Effect of environment and cultivar on the expression of banana streak disease symptoms in Kenya

  • Laura Karanja
  • Anne Wangai
  • Ram Sumer Pathak
  • Glyn Harper


Banana (Musa spp.) is grown for subsistence and income generation by 80% of small scale farmers all year round in Kenya hence it is an important food security crop. However viral diseases such as banana streak disease (BSD), caused by Banana streak virus, hamper the production of the crop. BSV has been reported to be present in all the commercial banana cultivars in Kenya. Tissue culture materials of 15 cultivars were evaluated for BSV expression so as to determine the tolerant cultivars under field and greenhouse conditions and stages of disease expression. A number of factors including plant age, cultivar, season and growth site were investigated in the greenhouse and field to assess their effect on BSD symptom expression. Statistical analysis system (SAS) for ANOVA was used for analysis of data for the experiments. Results indicated that BSD symptom expression is significantly influenced by all the factors under investigation. Significant correlation was also observed between symptom severity and plant height, girth, and number of leaves. Findings of this study will be invaluable to stakeholders and researchers in banana industry by laying a foundation for development and adoption of viable BSD management strategies.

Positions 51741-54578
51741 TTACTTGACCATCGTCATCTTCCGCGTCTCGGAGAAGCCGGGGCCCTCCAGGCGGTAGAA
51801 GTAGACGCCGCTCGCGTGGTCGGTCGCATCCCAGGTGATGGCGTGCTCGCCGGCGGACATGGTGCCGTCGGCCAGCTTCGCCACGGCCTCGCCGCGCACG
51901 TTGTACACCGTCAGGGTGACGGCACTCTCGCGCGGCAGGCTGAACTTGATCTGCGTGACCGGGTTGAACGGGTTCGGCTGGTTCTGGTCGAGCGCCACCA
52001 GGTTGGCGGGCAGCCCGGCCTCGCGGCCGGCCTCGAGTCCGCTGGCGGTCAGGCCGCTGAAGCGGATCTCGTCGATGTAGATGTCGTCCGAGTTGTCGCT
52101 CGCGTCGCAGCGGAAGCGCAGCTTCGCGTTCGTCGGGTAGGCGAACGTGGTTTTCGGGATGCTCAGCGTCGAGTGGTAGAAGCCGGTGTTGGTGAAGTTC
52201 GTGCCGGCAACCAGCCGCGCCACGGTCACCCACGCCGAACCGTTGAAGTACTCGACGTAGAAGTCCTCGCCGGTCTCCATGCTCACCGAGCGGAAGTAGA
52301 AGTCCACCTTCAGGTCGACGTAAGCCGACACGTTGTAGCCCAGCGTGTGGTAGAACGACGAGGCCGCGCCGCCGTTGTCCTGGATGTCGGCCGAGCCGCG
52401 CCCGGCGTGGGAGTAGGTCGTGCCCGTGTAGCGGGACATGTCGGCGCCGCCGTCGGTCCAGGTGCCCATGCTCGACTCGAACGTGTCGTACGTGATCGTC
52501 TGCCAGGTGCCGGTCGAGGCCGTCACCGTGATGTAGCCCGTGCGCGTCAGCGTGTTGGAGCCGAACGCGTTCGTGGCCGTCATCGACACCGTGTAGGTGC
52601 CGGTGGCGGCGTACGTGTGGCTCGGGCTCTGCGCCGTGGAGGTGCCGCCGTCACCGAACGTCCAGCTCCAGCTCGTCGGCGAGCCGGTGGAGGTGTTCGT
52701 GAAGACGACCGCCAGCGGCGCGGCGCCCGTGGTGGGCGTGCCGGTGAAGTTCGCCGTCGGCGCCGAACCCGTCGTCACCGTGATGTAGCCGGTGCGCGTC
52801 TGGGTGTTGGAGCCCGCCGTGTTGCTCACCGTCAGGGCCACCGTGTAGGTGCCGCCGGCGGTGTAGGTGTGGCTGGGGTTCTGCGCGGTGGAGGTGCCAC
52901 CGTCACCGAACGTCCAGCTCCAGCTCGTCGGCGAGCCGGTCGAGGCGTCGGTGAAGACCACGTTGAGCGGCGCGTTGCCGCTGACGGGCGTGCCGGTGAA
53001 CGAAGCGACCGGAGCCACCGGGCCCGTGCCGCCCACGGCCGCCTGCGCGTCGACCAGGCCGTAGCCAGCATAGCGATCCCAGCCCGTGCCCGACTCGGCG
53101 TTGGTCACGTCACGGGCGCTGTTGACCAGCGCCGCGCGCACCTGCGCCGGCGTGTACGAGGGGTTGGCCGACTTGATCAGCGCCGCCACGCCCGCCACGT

Keywords: Banana streak virus, Banana streak disease, symptoms expression, tissue culture, ELISA

African Journal of Biotechnology Vol. 12(16), pp. 1999-2005

Author Biographies

Laura Karanja
Kenya Agricultural Research Institute, Njoro, P.O. Njoro, Kenya
Anne Wangai
Kenya Agricultural Research Institute, Biotechnology Program, P.O. Box 14733, NARL, Nairobi, Kenya.
Ram Sumer Pathak
Department of Crops, Horticulture and Soil, Egerton University P.O. Njoro, Kenya.
Glyn Harper
Department of Disease and Stress Biology, John Innes Centre, Norwich Research Park, Colney, Norwich NR4 7UH, UK.

Journal Identifiers

eISSN: 1684-5315